- Title IX Coordinator Alexa Jackson declining Doe’s request to block the accused female Emerson student from accessing Doe’s residence hall
This case is the second lawsuit filed in 2014 by a former student who alleges the school failed to properly investigate and adjudicate a rape case. In September, the college filed a motion to dismiss the case of Jillian Doherty, who left the college in Spring 2014. A hearing is scheduled for Doherty’s case, in which Pelton, Haden, Ludman, and Arno are also named as defendants.
Doe and Doherty both said in their filings that they previously filed complaints with the Department of Education’s Office for Civil Rights outlining Emerson’s alleged inadequacies in its rape investigations. Emerson has been under investigation since December 2013 and remains on a list of 104 postsecondary institutions with pending Title IX investigations, according to the Office for Civil Rights.
Both women — represented by David P. Angueira of Swartz & Swartz — are seeking “compensatory and punitive damages” and attorney’s fees in their civil cases. Angueira did not respond to requests for comment for this article.
Tiedemann said in his statement that Emerson takes sexual assault seriously.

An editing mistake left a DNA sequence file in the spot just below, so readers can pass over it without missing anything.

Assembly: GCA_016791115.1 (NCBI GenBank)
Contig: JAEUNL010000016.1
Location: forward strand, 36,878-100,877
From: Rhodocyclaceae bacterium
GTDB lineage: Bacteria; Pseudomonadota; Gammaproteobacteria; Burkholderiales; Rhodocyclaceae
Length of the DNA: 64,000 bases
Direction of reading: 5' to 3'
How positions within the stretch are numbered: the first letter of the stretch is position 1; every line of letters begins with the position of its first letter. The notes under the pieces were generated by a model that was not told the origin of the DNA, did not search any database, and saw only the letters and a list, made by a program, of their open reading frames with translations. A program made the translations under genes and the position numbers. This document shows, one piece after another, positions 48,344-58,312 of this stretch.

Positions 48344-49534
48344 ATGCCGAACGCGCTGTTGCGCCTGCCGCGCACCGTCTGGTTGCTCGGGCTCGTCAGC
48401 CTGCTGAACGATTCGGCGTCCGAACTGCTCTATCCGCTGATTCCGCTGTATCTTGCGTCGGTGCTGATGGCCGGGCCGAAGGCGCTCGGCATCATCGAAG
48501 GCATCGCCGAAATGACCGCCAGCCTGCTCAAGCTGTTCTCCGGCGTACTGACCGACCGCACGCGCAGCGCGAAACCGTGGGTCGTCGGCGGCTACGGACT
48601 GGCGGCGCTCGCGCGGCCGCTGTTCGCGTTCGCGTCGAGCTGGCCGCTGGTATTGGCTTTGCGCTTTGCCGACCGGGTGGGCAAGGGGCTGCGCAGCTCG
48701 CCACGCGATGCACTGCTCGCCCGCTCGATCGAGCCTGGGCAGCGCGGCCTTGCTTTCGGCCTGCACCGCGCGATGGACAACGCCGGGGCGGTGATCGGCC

“Emerson is unequivocal in its commitment to prevent sexual assault, to support survivors of sexual assault, and to nurture an environment where students feel safe reporting sexual assaults,” he wrote. “We understand how traumatizing and disruptive sexual assault is to survivors and communities. We also understand that even the best process, whether in court or at a college, is emotionally difficult for the survivor. Accordingly, we take great care to apply our policies fairly and to revise and improve them regularly.”
In 2014, Emerson created an office and hired a director for violence prevention and response; unveiled a restructured sexual assault prevention and response program; and hired a sexual assault survivor advocate. The school told the Beacon in September that the comprehensive sexual misconduct policy, constructed after internal and external reviews, was not established in reaction to the Title IX complaint. The college is still seeking a permanent Title IX coordinator.
“Emerson is a small, residential college that cares deeply about each and every student,” Tiedemann said. “Our commitment to our students and our capacity to create and foster a safe campus in which all students, faculty, and staff thrive academically, professionally, and socially is our highest priority.”